To ensure your dog stays healthy during pregnancy and after giving birth, you’ll likely have to increase her nutritional supplement intake. Always ask your vet before making these kinds of changes to your Samoyed’s diet.

In Estrus

Some animals, such as dogs, go through periods called estrus. During this time, a female animal is considered “in heat.” Her fertility levels increase, and she’s also more receptive to sexual advances from male dogs.

Most dogs go through estrus on a six-month basis, with smaller breeds experiencing estrus more often. This heat cycle should last for 18 to 24 days. A good way to tell if your Samoyed is going through estrus is to check the state of her coat. If she’s losing fur and she’s not pregnant, it’s likely because she’s in heat.

You can stop estrus by getting your female dog spayed. That’s what I decided to do for Middle. Since then, I haven’t had to worry about estrus-related hair loss as well as medical and behavioral concerns. I do recommend spaying (female) and neutering (male) your Samoyed for their own benefits. To explore more about spaying and neutering, please see our blog Should I Spay or Neuter My Samoyed? Is It Good for the Dog?

Reaching Senior Years

Just like us people begin to lose our hair as we get older, the same thing happens to our dogs. Again, it relates to their metabolism. As your Samoyed’s metabolism slows down, their fur loss ramps up.

Having your dog on the right supplements at this age matters. It could somewhat halt hair loss, but most importantly, it gives your dog the best quality of life in their golden years. Talk to your vet about your senior Samoyed’s diet as well.

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Grooming and Maintaining a Samoyed’s Fur

If you’re looking for a low-maintenance dog, then keep looking, because a Samoyed’s not it. They’re very well-known for their shedding. Even during the periods where they shed less, you still need to brush them just about everyday. This keeps their semi-long, thick fur from matting up and tangling. Fur tangles cause the dog pain, and then you have to either trim the mats yourself or let a professional groomer do it.

A Samoyed’s white fur can stick to just about everything: your clothes, your furniture, your carpeting, your upholstery. You’ll find it in the bed, in your closet, and sometimes even in your dishes.  By brushing your Samoyed, you can catch a lot of those tufts of fur before they float around the house and settle. In addition, having a fur remover for your fabrics is a good idea, we actually have many of them, and find out Fur Wizard Pet Hair Remover is pretty useful.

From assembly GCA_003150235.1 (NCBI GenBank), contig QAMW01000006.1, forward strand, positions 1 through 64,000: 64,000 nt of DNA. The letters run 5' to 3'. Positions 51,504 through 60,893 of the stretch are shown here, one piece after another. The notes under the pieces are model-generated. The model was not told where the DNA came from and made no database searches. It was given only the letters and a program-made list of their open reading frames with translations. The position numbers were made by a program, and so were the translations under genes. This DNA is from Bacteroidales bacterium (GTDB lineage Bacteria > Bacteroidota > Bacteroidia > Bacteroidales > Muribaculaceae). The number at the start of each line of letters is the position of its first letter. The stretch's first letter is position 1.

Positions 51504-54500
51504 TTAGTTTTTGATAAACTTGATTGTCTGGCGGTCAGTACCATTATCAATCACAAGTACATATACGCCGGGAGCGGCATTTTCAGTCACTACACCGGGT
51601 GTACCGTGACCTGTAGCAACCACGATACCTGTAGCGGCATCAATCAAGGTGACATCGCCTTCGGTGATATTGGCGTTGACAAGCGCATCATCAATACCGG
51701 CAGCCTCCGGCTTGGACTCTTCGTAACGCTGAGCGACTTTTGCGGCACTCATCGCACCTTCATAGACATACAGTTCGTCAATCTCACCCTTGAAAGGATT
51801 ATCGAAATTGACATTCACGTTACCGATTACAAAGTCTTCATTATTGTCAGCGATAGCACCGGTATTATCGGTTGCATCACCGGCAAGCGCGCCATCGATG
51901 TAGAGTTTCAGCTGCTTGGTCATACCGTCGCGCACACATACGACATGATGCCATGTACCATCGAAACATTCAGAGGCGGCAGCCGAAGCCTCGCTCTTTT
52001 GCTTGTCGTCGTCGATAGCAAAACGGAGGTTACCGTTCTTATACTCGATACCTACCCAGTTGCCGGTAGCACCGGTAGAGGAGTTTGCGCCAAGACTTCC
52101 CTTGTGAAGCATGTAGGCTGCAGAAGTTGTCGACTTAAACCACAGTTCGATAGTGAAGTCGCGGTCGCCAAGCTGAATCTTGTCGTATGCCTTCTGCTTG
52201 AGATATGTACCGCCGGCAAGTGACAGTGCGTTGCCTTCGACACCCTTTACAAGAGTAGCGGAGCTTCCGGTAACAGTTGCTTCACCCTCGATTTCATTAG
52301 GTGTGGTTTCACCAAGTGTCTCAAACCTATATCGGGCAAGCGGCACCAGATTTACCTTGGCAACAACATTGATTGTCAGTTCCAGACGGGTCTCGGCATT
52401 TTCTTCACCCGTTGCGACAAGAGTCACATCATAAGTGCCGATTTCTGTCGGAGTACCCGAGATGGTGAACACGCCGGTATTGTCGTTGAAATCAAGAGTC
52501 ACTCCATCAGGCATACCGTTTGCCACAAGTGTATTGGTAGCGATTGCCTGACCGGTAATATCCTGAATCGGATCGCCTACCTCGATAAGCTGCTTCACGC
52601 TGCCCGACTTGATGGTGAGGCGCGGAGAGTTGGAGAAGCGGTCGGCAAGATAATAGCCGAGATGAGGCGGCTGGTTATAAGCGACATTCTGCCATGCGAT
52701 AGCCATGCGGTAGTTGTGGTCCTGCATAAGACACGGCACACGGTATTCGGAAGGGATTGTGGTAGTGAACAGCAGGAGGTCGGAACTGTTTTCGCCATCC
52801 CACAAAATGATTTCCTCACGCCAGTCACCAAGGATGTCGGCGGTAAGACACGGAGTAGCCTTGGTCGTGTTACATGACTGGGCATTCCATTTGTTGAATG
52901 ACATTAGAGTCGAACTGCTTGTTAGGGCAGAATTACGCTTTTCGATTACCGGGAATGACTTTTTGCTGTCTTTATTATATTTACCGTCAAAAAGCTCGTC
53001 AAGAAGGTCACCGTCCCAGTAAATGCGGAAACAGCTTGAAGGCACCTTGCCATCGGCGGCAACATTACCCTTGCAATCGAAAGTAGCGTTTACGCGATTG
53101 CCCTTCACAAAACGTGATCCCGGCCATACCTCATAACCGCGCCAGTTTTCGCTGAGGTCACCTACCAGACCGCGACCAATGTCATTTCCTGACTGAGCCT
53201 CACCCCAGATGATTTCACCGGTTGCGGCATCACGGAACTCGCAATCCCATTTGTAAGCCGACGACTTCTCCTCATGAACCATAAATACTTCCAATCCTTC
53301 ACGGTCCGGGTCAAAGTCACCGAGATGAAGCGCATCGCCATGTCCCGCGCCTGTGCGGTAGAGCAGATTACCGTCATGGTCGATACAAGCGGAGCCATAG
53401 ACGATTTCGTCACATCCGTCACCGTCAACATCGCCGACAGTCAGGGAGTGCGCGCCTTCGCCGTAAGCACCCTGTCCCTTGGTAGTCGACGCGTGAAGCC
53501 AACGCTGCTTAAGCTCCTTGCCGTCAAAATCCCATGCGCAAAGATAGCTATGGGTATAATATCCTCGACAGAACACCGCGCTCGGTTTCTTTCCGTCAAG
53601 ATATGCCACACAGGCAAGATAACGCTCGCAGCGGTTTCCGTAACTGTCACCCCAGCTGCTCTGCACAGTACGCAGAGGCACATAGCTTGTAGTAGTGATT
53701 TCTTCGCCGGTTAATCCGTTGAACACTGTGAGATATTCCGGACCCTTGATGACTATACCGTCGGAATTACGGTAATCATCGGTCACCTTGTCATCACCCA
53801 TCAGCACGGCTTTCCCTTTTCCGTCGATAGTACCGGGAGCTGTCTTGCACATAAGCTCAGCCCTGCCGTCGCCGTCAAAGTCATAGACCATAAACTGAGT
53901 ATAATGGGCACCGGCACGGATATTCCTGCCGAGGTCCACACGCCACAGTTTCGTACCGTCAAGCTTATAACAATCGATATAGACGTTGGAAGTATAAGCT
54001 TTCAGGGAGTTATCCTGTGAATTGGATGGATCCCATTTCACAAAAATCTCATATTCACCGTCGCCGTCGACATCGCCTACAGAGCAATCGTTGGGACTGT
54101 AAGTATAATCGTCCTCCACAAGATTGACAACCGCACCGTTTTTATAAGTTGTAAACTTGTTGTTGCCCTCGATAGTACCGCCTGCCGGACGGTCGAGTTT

Fur Wizard Pet Hair/Fur Remover

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I really can’t reiterate enough how important grooming is to the wellbeing of your Samoyed. A well-maintained dog will have a happier life since they can see and move freely. They also don’t have any painful mats making their days uncomfortable.

Click the link here to see How to Groom a Samoyed and How Often Should You Groom Your Samoyed?

Related Questions

Q: How can you quickly clean up shed Samoyed fur?

A: Looking to clean up your Samoyed’s fur before it takes over the house? I’d suggest using professional combing tools. Brush these through the dog’s fur thoroughly to get as much loose hair out as possible. Then vacuum it up. I personally have a Dyson Ball Vacuum which has a pet grooming accessory, this perfect combo helps me to brush Middle very efficiently while making no mass to our house.

dog grooming with dyson grooming tool
Q: Are Samoyeds hypoallergenic?

A: If you suffer from allergies, you might have concerns about dog hair floating all over the place. While people regard Samoyeds as hypoallergenic, that’s not quite true. No dog is hypoallergenic. If you’re allergic to dogs, then you probably think it’s their fur that triggers your symptoms. It’s actually their dander.

Dander is microscopic particles of skin that a dog naturally loses. You don’t see this happen, so you don’t realize how much skin shedding occurs. Well, that is, until you invite someone over who’s allergic to dogs and they start sneezing and coughing like crazy.

Now that you know that no dog is hypoallergenic, I will say that Samoyeds may trigger allergies less often in some people. It depends on a person’s allergy severity. By giving your Samoyed a bath, grooming them, and brushing them regularly, you can cut down on their dander and thus how allergenic they are. That almost makes them hypoallergenic. For more information about Hypoallergenic please read our post: Allergy To Most Of Dogs&Cats? Are Samoyeds Really Hypoallergenic?